The single image super-resolution problem involves estimating a high-resolution image from a single, low-resolution observation. Due to its highly ill-posed nature, the choice of appropriate priors has been an active research area of late. Data driven or learning based priors have been successful in addressing this problem. In this talk, I will review some recent learning based approaches to the super-resolution problem, and present some novel algorithms which can better super-resolve high-frequency details in the scene. In articular, I will talk about novel self-similarity driven algorithms that do not require any external database of training images, but instead, learn the mapping from low-resolution to high-resolution using patch recurrence across scales,within the same image. Furthermore, I will also present a novel framework for jointly/simultaneously addressing the super-resolution and denoising problems, in order to obtain a clean, high-resolution image from a single, noise corrupted, low-resolution observation.
Multi-view Learning using Statistical Dependence
Dr. Abhishek Tripathi
Research Scientist, Xerox Research Centre India
Date : 02/11/2015
Multi-view learning is a task of learning from multiple sources with co-occurred samples. Here, I will talk about multi-view learning techniques which find shared information between multiple sources in an unsupervised setting. We use statistical dependence as a measure to find shared information. Multi-view learning becomes more challenging and interesting (i) without co-occurred samples in multiple views and (ii) with arbitrary collection of matrices. I will present our work around these two problems with the help of some practical applications.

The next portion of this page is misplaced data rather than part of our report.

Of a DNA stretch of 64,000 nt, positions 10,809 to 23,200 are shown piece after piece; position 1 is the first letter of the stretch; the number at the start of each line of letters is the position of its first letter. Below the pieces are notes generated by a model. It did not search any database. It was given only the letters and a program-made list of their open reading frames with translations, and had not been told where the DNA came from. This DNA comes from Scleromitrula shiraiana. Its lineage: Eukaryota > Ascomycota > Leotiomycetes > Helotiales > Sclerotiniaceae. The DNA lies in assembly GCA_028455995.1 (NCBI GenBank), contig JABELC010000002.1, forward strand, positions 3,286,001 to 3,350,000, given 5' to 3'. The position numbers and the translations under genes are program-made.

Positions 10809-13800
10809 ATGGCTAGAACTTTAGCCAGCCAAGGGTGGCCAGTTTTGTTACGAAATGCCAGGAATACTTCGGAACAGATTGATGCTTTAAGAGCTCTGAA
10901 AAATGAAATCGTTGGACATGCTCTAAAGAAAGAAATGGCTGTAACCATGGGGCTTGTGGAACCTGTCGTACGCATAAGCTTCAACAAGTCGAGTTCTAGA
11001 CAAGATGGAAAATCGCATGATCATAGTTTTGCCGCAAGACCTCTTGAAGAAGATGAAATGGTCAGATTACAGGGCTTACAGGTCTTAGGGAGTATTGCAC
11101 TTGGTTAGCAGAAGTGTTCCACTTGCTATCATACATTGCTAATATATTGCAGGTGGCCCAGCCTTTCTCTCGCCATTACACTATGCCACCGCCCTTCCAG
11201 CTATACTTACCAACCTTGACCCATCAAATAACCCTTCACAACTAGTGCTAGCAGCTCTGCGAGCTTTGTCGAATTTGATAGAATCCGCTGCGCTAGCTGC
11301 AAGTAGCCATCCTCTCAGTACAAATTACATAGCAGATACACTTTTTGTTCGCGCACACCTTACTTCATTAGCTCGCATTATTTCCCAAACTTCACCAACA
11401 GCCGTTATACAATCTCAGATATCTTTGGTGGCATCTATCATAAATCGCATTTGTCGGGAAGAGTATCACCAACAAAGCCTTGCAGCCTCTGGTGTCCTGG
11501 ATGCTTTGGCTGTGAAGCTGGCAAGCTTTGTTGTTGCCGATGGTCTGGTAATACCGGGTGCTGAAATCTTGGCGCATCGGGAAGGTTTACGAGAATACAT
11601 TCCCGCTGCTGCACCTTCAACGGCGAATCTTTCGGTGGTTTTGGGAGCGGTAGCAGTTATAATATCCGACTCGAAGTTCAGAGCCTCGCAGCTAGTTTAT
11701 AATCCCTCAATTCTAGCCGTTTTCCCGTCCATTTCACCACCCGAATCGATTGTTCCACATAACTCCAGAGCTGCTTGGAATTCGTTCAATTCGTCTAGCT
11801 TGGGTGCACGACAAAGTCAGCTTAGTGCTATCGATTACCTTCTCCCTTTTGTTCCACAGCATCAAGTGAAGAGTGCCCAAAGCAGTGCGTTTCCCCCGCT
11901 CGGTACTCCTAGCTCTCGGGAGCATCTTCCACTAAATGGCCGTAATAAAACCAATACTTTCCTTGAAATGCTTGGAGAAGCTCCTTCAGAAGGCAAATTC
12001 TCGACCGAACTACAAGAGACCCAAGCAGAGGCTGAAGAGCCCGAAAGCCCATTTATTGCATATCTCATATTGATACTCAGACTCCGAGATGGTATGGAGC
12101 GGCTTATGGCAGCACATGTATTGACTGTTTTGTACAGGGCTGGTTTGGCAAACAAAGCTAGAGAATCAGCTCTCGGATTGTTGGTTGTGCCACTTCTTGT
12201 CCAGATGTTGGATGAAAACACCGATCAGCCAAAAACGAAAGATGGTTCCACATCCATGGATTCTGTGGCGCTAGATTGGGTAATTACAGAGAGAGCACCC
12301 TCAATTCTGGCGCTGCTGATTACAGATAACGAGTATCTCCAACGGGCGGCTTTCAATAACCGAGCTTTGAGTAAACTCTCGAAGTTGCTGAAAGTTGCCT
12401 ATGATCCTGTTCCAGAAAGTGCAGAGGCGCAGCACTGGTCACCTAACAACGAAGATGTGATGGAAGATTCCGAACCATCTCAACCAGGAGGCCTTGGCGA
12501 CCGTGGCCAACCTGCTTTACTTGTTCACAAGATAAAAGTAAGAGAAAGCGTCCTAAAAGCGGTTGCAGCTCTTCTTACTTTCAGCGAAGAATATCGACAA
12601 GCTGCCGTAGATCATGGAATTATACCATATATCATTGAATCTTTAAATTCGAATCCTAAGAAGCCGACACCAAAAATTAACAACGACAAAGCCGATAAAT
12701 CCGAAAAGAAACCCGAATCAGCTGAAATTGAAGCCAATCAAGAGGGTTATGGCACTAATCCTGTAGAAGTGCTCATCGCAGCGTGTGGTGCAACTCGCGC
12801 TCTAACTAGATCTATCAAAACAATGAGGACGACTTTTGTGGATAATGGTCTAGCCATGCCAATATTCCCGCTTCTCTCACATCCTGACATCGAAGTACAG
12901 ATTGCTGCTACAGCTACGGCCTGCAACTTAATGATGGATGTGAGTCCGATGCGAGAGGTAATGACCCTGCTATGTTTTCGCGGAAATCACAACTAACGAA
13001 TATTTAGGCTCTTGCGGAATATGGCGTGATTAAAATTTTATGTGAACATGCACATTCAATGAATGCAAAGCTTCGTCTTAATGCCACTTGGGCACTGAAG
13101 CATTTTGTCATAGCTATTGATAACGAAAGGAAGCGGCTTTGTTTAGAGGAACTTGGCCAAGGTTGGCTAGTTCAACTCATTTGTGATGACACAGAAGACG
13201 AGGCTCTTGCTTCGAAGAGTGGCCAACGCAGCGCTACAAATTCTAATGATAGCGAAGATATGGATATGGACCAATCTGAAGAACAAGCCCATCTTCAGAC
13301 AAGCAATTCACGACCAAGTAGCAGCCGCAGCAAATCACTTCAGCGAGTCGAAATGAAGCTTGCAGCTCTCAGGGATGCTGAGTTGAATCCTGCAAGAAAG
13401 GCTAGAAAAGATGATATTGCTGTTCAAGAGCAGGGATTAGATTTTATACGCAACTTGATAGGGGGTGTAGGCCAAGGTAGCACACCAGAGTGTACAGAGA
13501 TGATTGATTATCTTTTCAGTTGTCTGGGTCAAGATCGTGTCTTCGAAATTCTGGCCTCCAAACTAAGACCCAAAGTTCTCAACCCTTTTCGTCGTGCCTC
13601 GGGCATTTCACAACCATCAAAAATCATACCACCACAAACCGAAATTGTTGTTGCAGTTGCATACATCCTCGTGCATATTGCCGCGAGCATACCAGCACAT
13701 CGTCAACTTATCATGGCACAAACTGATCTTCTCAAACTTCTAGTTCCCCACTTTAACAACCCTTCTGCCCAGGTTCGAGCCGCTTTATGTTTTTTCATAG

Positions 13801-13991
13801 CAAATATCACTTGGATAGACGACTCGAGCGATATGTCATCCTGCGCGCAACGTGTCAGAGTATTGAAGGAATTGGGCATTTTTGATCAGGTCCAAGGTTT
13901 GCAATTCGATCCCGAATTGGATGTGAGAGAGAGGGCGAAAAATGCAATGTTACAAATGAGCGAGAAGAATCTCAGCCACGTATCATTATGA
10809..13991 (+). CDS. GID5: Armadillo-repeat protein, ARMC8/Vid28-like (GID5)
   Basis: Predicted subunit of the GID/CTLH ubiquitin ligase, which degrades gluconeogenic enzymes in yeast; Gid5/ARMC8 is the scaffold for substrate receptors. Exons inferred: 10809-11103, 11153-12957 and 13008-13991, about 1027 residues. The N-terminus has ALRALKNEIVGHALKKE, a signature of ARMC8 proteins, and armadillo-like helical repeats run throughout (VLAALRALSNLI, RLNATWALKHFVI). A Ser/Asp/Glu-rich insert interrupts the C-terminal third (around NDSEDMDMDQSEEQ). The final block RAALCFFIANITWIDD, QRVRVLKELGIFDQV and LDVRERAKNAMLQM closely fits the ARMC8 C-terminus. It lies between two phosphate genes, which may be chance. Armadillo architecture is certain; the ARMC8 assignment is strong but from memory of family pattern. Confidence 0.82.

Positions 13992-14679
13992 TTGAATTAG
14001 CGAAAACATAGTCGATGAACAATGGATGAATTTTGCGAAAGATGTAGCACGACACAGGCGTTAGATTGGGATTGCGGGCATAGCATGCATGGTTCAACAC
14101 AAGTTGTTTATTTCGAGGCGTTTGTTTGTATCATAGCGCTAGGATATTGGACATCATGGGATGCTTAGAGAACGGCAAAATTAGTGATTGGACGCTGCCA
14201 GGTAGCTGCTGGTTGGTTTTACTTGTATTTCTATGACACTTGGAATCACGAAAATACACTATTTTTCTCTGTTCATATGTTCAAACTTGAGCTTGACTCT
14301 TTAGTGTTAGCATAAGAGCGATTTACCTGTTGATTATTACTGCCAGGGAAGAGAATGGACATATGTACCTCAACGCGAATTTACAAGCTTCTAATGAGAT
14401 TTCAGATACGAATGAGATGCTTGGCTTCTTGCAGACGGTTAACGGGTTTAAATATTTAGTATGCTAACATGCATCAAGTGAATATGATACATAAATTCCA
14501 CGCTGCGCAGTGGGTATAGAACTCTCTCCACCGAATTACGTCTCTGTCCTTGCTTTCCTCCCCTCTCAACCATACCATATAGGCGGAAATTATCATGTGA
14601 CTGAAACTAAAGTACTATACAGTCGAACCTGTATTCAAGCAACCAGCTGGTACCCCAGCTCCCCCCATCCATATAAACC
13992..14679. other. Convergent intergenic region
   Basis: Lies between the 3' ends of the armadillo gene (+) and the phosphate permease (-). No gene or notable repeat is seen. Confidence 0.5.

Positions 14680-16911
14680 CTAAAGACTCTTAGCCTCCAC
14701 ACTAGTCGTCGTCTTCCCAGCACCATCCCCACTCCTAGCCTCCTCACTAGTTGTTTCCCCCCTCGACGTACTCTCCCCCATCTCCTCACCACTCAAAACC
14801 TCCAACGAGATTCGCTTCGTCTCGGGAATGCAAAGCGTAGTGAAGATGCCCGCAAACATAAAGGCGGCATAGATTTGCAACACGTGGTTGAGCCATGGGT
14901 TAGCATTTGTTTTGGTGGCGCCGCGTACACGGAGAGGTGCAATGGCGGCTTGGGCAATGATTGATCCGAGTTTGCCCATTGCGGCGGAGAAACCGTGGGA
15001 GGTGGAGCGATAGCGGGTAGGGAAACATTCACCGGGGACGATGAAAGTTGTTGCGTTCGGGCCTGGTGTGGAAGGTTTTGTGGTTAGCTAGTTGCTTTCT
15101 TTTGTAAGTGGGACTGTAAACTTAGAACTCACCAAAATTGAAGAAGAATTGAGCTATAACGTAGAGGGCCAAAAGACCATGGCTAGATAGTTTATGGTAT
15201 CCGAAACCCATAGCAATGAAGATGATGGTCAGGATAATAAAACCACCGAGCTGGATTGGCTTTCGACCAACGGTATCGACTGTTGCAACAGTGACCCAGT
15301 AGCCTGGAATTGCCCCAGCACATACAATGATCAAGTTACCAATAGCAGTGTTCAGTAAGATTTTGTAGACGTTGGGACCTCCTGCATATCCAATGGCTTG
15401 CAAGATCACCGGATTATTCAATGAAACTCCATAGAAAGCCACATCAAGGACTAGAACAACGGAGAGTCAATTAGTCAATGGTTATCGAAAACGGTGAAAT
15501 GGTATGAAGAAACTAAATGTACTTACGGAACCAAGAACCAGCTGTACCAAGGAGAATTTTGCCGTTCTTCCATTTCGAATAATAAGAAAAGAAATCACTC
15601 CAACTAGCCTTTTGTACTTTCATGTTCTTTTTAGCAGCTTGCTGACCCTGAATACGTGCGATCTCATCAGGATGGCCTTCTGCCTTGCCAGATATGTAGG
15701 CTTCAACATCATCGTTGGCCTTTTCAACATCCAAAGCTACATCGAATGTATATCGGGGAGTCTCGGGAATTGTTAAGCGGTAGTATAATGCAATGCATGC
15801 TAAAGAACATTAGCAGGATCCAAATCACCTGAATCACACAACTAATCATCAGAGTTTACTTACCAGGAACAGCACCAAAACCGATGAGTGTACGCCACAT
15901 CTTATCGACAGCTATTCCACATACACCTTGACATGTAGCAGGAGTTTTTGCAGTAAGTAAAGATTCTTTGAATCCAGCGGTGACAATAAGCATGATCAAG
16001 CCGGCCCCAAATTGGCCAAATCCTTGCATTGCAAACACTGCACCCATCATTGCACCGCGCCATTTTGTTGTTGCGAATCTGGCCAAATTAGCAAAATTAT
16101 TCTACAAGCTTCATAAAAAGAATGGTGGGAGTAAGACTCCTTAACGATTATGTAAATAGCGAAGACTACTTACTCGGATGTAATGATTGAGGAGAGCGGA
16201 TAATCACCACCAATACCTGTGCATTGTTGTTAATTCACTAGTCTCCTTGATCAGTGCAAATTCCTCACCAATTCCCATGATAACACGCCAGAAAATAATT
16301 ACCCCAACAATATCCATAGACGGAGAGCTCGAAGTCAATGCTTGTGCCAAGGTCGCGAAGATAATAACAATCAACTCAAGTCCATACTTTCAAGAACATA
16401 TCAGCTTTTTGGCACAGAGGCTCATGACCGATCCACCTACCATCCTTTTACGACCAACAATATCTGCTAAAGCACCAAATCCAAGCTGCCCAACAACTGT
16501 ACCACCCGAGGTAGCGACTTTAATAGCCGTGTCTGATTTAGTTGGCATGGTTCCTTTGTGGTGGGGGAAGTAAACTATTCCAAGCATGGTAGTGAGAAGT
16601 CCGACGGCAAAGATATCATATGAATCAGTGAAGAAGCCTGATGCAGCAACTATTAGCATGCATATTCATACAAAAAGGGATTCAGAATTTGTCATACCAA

Parallel Inverse Kinematics for Multi-Threaded Architectures
Post Doctoral Researcher at EPFL
Date : 02/11/2015
In this talk I will present a parallel prioritized Jacobian based inverse kinematics algorithm for multi-threaded architectures. The approach solves damped least squares inverse kinematics using a parallel line search by identifying and sampling critical input parameters. Parallel competing execution paths are spawned for each parameter in order to select the optimum which minimizes the error criteria. The algorithm is highly scalable and can handle complex articulated bodies at interactive frame rates. The results are shown on complex skeletons consisting of more than 600 degrees of freedom while being controlled using multiple end effectors. We implement our algorithm both on multi-core and GPU architectures and demonstrate how the GPU can further exploit fine-grain parallelism not directly available on a multicore processor. The implementations are 10 - 150 times faster compared to a state-of-art serial implementations while providing higher accuracy. We also demonstrate the scalability of the algorithm over multiple scenarios and explore the GPU implementation in detail.